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>>USF Launches Sports Medicine for School Teams

Institute aims to keep kids safe on playing field

Tampa, FL (July 26, 2005) - The University of South Florida has begun building a national model for sports medicine that will emphasize injury prevention and safety for athletes, particularly for the growing number of young players on school and recreational teams. The initiative is being led by orthopedic surgeon Lawrence J. Lemak, MD, an internationally renowned expert in the field of sports medicine who has been appointed interim chair of Orthopedic Surgery and associate director for the Sports Medicine Institute at USF Health.

USF received $500,000 from the Florida Legislature this year to begin an interdisciplinary Sports Medicine Institute that will build upon USF Health's existing strengths in medicine, nursing, public health and physical therapy. The university plans to seek additional funding next year.

"The Institute will be a research, teaching and clinical center that brings new perspectives to the prevention and treatment of sports-related illness and injury in athletes of all ages," said Stephen Klasko, MD, MBA, dean of the College of Medicine and vice president for USF Health.

"USF is uniquely positioned to develop an institute that promotes the health and safety of athletes through prevention, healing and discovery," Dr. Lemak said. "The Tampa Bay area has an underserved and growing population of youth and high school athletes, as well as large numbers of college, professional and aging athletes. The leadership here recognizes a tremendous opportunity to reach out to the community through sports medicine."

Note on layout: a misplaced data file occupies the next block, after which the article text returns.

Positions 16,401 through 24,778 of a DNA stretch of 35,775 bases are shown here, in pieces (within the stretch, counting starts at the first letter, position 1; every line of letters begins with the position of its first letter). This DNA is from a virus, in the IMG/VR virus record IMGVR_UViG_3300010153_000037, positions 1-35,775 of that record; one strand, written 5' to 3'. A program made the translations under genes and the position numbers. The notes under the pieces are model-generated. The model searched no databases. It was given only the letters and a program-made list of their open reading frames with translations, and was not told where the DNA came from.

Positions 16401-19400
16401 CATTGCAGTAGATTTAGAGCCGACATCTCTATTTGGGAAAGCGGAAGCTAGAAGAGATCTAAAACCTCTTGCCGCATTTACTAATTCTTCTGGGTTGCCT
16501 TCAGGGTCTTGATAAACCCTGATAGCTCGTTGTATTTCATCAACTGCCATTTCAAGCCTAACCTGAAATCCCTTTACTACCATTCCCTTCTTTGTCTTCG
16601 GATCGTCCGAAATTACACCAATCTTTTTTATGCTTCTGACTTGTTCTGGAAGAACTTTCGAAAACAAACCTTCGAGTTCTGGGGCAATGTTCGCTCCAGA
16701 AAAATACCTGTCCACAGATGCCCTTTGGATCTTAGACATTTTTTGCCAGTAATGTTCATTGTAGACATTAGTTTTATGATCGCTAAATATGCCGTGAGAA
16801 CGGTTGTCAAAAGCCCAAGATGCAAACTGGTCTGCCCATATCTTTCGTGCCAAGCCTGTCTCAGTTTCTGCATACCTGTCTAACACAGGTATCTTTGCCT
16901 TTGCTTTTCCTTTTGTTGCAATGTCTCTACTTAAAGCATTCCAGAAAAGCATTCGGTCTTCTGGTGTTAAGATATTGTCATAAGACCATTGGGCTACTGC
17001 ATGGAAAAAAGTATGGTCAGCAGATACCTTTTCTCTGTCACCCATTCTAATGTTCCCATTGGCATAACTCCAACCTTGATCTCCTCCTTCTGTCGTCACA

The USF Sports Medicine Institute will launch its first sports safety training program July 26 for local high school coaches. More than 25 coaches are expected to complete the course, which was developed by the National Center for Sports Safety founded by Dr. Lemak.

"We're very excited about USF's commitment to help our coaches do all they can to prevent and manage sports injuries among high school athletes," said Vernon Korhn, director of athletics for Hillsborough County Schools.

A founding partner of Alabama Sports Medicine and Orthopaedic Center -- one of the nation's leading orthopedic clinics -- Dr. Lemak is a pioneer in sports medicine and arthroscopy research. He is a founder and board member of the American Sports Medicine Institute, which has educated more than 100 physicians and surgeons through its internationally-recognized sports medicine fellowship program. Several physicians who trained under Dr. Lemak and his practice are now team physicians for professional sports organizations in the Tampa Bay area.

"Many sports injuries I see in the office can be prevented, and one of the best ways to prevent them is by educating coaches," said Koco Eaton, MD, team orthopedic physician for the Tampa Bay Devil Rays."For instance, it's important for Little League coaches to know that kids should only do a set number of pitches a game depending on their age and shouldn't be throwing curve balls before they can shave."

"As medical director of the Tampa Bay Lightning, I realize the importance of prevention and safety for professional athletes, and that same standard of care needs to be translated to amateur and youth athletics," said Ira Guttentag, MD, Lightning team physician.